Virtuoso 8.0 introduced a simpler approach — an extension of its SPARQL-BI query functionality, implemented via a Macro Library abstraction. A Macro Library comprises custom inference rules that describe how to construct new Magic Sets, subject to conditions defined in those rules. A pragma declaration may now be used in the preamble of a SPARQL query to identify the desired Macro Library.

How?

Commonly used rule definitions can be grouped into Macro Libraries which enable a System’s Administrator to —

  1. Load a macro library into system metadata using a SPARQL CREATE MACRO LIBRARY or SPARQL CREATE SPIN LIBRARY statement, for invocation in SPARQL queries through thedefine input:macro-lib <macro-lib-name> pragma.

Simple Example

Given an RDF Named Graph (Document or RDF Statements Container) identified by the IRI urn:spin:rule:geometry:lib, comprising RDF statements that describe a Custom Inference Rule for calculating the area of a rectangle as outline below:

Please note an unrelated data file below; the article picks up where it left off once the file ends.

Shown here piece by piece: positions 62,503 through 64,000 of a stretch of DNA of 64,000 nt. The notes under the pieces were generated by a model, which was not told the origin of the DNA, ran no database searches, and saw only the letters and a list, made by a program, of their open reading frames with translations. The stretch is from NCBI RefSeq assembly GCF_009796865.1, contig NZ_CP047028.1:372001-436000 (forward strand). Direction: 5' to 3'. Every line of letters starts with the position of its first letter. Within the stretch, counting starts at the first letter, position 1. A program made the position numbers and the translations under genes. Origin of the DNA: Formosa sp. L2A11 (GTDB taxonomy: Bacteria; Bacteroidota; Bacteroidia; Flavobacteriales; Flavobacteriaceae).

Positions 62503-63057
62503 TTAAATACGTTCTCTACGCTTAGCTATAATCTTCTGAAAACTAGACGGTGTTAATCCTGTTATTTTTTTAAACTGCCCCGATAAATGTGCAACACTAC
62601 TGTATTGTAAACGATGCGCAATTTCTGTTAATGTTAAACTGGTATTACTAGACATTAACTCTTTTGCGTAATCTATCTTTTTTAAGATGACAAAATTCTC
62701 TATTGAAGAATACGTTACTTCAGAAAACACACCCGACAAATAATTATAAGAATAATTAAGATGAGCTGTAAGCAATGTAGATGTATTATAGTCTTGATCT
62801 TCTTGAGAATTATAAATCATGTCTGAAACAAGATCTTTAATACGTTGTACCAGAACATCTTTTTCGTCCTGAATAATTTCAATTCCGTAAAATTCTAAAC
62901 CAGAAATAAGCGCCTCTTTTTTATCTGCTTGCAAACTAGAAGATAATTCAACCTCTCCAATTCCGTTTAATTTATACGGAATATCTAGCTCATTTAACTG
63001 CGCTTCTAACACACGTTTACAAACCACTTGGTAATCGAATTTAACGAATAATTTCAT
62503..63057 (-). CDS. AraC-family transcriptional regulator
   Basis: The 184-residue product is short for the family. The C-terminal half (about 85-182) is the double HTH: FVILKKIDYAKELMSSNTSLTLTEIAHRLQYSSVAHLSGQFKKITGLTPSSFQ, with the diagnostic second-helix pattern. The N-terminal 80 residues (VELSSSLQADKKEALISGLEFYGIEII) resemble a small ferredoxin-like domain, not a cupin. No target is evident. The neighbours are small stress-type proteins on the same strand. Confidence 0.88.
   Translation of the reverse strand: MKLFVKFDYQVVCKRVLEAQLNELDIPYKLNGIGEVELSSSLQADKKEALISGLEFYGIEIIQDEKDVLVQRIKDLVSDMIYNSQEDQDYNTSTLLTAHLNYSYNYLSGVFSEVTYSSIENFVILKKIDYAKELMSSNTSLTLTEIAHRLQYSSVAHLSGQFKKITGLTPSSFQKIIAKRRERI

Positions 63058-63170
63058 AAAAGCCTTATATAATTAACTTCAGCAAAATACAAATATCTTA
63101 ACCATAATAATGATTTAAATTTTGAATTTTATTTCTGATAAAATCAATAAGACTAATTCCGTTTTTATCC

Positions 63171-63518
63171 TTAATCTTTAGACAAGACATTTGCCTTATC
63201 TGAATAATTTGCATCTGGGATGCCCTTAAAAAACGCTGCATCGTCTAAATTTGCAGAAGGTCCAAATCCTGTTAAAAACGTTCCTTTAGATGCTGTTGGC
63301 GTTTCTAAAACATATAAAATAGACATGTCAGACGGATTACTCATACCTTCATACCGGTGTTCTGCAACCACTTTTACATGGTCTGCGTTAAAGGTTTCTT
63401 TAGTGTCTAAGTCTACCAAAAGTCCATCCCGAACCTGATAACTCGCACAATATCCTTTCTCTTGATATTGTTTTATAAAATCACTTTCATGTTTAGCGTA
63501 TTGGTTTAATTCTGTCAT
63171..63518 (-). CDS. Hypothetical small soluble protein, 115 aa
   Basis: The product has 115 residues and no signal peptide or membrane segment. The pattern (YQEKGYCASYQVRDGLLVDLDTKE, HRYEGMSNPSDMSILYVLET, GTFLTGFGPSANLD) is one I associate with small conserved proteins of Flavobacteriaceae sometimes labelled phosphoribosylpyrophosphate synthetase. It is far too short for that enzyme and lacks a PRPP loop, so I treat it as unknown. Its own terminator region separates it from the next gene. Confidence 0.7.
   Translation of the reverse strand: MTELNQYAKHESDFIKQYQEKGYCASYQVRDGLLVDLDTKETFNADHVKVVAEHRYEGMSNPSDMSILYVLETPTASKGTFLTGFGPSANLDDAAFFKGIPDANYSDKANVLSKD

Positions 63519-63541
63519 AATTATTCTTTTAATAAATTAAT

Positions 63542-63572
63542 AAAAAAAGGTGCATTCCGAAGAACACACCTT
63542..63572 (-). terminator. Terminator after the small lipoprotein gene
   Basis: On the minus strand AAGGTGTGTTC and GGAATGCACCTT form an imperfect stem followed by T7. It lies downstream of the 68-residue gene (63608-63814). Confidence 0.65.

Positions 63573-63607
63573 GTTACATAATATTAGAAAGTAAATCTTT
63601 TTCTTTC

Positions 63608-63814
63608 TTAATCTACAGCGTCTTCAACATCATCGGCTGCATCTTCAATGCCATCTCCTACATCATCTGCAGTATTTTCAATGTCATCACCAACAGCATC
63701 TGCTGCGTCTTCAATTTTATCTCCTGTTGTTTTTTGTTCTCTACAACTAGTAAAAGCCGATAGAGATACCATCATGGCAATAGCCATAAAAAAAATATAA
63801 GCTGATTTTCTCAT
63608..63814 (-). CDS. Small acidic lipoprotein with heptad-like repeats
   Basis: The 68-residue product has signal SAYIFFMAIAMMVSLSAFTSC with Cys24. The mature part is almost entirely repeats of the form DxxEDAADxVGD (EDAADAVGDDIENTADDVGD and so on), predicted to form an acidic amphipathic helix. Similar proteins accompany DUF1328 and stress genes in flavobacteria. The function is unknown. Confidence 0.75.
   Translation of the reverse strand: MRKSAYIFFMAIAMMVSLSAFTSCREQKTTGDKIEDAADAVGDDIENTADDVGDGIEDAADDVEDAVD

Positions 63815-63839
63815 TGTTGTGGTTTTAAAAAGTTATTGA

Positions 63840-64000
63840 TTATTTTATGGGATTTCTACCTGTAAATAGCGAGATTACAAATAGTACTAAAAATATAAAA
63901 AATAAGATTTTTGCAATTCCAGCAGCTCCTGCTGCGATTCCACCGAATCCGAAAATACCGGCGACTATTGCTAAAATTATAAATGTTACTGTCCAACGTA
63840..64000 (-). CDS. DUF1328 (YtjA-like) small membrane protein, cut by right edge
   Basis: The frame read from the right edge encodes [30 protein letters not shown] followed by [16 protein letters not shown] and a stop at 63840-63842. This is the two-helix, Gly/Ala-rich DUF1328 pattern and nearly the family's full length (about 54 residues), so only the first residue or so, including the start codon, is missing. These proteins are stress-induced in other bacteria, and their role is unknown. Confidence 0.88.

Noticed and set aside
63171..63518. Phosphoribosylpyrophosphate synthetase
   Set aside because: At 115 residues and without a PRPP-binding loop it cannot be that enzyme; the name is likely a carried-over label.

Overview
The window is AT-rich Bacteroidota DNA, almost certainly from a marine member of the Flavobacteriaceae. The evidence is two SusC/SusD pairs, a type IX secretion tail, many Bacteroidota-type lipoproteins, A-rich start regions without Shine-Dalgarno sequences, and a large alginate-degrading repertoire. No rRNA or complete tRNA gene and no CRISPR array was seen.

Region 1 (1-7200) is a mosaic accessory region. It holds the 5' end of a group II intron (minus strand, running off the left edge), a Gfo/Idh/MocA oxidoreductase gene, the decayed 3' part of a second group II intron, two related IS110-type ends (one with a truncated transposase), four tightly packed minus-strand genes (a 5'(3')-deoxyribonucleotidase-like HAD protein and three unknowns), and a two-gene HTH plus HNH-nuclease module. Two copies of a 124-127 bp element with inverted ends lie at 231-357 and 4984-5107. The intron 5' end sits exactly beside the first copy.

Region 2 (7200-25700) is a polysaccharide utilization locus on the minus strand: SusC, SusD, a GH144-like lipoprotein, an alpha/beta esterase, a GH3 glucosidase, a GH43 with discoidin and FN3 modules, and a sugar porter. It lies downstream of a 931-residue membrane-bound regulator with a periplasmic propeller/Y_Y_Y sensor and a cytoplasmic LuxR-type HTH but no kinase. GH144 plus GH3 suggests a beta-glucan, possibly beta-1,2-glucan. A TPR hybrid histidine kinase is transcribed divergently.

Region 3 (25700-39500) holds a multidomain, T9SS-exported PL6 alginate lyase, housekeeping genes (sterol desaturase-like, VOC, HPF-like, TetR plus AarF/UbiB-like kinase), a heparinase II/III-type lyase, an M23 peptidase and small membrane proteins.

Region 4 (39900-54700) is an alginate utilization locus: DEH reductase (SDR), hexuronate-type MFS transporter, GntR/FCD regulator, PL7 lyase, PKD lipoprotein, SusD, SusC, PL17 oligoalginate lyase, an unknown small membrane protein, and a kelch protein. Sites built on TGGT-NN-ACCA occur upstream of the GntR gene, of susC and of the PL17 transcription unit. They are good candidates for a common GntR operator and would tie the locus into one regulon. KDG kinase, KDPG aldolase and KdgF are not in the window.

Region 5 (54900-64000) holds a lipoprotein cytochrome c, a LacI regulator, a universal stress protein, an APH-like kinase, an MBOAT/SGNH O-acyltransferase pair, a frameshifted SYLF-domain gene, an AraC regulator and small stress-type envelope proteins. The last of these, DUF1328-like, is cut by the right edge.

@prefix shapes: <http://example.org/shapes#> .
@prefix spin: <http://spinrdf.org/spin#> .
@prefix sp: <http://spinrdf.org/sp#> .
@prefix xsd: <http://www.w3.org/2001/XMLSchema#> .
@prefix owl: <http://www.w3.org/2002/07/owl#> .
shapes:Rectangle
rdf:type owl:Class;
rdfs:label "Rectangle class";
spin:rule [
a sp:Construct;
sp:text """
CONSTRUCT { ?this <http://example.org/shapes#area> ?area }
WHERE {
{
SELECT ?this ?area
WHERE {
?this
<http://example.org/shapes#width> ?width ;
<http://example.org/shapes#height> ?height .

BIND ((xsd:float(?height) *
xsd:float(?width))
AS ?area) .
}
}
}
"""
] .

Here’s a one-liner (shown here on multiple lines, just for easier reading; each sequence of line feeds, spaces, tabs, and other whitespace may be collapsed to a single space character) for adding the rule described above to the Virtuoso Macro Library (where Inference Rules are stored):

EXEC 
( 'SPARQL '||
SPARQL_SPIN_GRAPH_TO_DEFSPIN
('urn:spin:rule:geometry:lib')
);

Basically, the example above leverages a built-in Stored Procedure for reading Rule Definition from an RDF document loaded into a Virtuoso Named Graph identified by the IRI <urn:spin:rule:geometry:lib>, courtesy of the following SPARQL LOAD command.